So far, my posts in the ‘Successful Search Engine Marketing’ series have focused on techniques which will come in useful when buying traffic on any search engine. However, all the keyword, ad text and landing page optimization in the world will only get you so far if you’re buying traffic from the wrong places. In this fourth post, I’ll be addressing this issue by giving you some tips on which traffic sources offer good value for money, and which ones are best approached with caution. Which search engines should I buy my traffic from?
When they think about search, the company which immediately springs to mind for most people is, of course, Google. The statistics bear this out pretty clearly: according to Nielsen NetRatings, in November 2009 Google served 15.4 billion page views in the US alone. By comparison, Yahoo Search served 2.7 billion impressions and Microsoft’s ‘Bing’ engine served almost 2 billion. No other search engine passed the 1 billion mark. In many European countries, Google’s share of searches is even greater than in the US, topping 90% in markets such as Germany. As a result of this, advertisers also almost invariably start with Google when thinking about SEM, and many never investigate the other options in the market.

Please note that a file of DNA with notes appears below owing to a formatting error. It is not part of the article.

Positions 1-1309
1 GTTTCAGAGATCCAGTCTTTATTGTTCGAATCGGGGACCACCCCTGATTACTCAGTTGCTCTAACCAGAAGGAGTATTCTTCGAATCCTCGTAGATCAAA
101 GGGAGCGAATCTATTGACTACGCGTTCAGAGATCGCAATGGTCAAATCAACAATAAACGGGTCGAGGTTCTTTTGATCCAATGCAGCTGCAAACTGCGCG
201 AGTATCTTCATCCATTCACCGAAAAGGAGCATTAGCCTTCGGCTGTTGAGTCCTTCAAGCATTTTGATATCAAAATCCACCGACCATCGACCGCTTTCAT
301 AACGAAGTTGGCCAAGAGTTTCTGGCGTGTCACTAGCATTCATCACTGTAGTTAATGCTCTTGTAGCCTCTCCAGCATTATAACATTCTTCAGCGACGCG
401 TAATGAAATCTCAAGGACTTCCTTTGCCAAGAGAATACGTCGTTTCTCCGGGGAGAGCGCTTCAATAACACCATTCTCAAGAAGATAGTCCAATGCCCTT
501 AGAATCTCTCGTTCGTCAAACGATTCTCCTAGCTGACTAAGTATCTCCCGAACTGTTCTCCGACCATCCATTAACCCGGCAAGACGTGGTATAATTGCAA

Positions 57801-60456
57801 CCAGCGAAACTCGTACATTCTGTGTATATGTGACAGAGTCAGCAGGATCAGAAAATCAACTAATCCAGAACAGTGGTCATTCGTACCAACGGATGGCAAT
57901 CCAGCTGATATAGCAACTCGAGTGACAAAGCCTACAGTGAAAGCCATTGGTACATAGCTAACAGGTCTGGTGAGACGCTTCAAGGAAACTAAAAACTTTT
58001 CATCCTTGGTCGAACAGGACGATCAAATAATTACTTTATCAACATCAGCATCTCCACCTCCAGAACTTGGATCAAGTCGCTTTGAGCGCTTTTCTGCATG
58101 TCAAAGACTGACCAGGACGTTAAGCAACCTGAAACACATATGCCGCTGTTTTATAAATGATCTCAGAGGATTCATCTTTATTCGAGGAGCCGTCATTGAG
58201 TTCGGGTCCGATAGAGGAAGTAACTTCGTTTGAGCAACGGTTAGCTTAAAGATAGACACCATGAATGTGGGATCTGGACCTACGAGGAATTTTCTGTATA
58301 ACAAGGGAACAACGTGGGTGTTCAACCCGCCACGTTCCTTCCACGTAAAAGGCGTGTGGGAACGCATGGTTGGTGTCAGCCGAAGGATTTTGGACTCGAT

While this is understandable, in my view it’s a mistake to restrict yourself to Google AdWords, for reasons I’ll come to later. Nonetheless, it is the obvious place to start, since it is difficult to imagine a successful SEM strategy which doesn’t include Google. Not only does Google dominate its rivals when it comes to traffic volumes, it also tends to set the standards which other search engines follow in areas such as advertiser policies, how to determine ad quality, and targeting options available to advertisers – so familiarity with Google will stand you in good stead when advertising on other engines. For people new to SEM, Google also offers clear, detailed help content. Google’s superior search volumes, combined with delivering traffic of a consistently high quality to advertisers, means that most advertisers should expect to spend the majority of their SEM budgets with Google, though the extent to which this is the case will differ according to the relative market share each engine enjoys in the countries in which you are advertising.